This is a question with no easy answer; it depends on your circumstances. Below are some general guidelines.
You owe additional tax and situations (2), (3) and (4) below do not apply to you: keep records for 4 years.
You do not report income that you should report and it is more than 25% of the gross income shown on your return: keep records for 6 years.
You file a fraudulent return: keep records indefinitely.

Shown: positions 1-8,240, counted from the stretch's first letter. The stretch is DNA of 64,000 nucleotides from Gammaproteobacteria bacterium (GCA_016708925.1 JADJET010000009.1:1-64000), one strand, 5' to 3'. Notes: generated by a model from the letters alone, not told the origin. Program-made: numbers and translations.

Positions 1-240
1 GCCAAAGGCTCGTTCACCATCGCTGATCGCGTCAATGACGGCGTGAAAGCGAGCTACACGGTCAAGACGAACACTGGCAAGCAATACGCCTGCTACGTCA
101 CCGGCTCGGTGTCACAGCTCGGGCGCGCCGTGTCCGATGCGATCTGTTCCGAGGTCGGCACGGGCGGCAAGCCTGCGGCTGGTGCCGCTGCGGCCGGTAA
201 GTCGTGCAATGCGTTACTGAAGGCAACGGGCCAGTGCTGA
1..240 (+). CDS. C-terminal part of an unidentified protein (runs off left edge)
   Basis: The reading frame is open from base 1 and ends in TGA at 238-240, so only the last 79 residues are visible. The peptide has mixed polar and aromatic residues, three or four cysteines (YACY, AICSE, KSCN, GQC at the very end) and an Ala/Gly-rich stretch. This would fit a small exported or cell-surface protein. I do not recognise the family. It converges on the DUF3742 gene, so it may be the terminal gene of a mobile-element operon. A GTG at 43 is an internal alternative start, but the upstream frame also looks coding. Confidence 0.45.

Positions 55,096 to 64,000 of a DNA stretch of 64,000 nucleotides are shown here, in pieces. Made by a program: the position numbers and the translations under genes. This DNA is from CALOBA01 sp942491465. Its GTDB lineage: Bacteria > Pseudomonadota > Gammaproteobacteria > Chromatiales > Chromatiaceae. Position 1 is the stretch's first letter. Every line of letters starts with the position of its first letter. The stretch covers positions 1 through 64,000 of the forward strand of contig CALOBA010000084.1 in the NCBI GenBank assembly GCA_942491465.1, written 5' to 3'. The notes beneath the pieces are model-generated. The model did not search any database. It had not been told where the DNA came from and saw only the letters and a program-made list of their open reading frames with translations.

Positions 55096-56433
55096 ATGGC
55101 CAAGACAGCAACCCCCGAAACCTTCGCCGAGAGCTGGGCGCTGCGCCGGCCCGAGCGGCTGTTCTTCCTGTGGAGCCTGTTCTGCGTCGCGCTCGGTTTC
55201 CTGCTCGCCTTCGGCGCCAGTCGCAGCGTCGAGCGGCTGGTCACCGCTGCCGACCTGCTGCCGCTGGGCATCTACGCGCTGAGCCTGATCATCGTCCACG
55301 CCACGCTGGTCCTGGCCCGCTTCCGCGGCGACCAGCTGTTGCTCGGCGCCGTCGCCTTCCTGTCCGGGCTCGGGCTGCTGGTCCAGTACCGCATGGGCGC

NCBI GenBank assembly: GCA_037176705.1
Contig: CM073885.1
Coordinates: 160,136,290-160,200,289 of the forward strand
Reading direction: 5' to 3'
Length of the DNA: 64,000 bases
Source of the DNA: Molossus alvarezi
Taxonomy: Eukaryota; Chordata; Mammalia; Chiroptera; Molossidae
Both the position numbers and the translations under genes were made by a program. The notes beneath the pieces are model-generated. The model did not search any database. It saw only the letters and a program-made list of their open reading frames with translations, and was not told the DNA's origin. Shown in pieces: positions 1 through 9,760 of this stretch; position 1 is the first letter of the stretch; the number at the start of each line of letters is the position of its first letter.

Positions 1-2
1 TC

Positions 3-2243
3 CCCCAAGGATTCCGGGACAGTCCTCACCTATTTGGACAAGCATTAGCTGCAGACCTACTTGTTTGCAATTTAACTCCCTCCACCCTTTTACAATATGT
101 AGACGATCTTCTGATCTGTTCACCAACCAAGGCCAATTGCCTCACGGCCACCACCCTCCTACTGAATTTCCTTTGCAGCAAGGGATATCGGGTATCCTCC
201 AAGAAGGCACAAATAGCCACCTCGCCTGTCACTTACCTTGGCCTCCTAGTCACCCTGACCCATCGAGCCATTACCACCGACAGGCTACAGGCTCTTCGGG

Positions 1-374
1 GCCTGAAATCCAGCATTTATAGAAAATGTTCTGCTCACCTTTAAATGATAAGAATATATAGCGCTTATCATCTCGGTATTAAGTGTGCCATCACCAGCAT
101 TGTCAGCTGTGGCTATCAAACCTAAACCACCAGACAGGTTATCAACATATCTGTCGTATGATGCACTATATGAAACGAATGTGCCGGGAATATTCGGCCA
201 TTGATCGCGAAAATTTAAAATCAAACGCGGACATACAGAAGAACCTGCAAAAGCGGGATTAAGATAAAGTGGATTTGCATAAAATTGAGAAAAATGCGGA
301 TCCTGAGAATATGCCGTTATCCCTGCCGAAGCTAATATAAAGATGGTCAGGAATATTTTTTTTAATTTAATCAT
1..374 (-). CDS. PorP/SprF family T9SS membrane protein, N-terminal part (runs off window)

You do not file a return: keep records indefinitely.
You file a claim for credit or refund after you file your return: keep records for 3 years from the date you filed your original return or 2 years from the date you paid the tax, whichever is later.
You file a claim for loss of worthless securities or bad debt deduction: keep records for 7 years.
Keep all employment records for at least 4 years after the date that the tax becomes due or is paid, whichever is later.
If you sell property or investments, you’ll need to prove what you paid for them; so keep those records for at least four years after the tax year in which you reported the sale of that property or investment.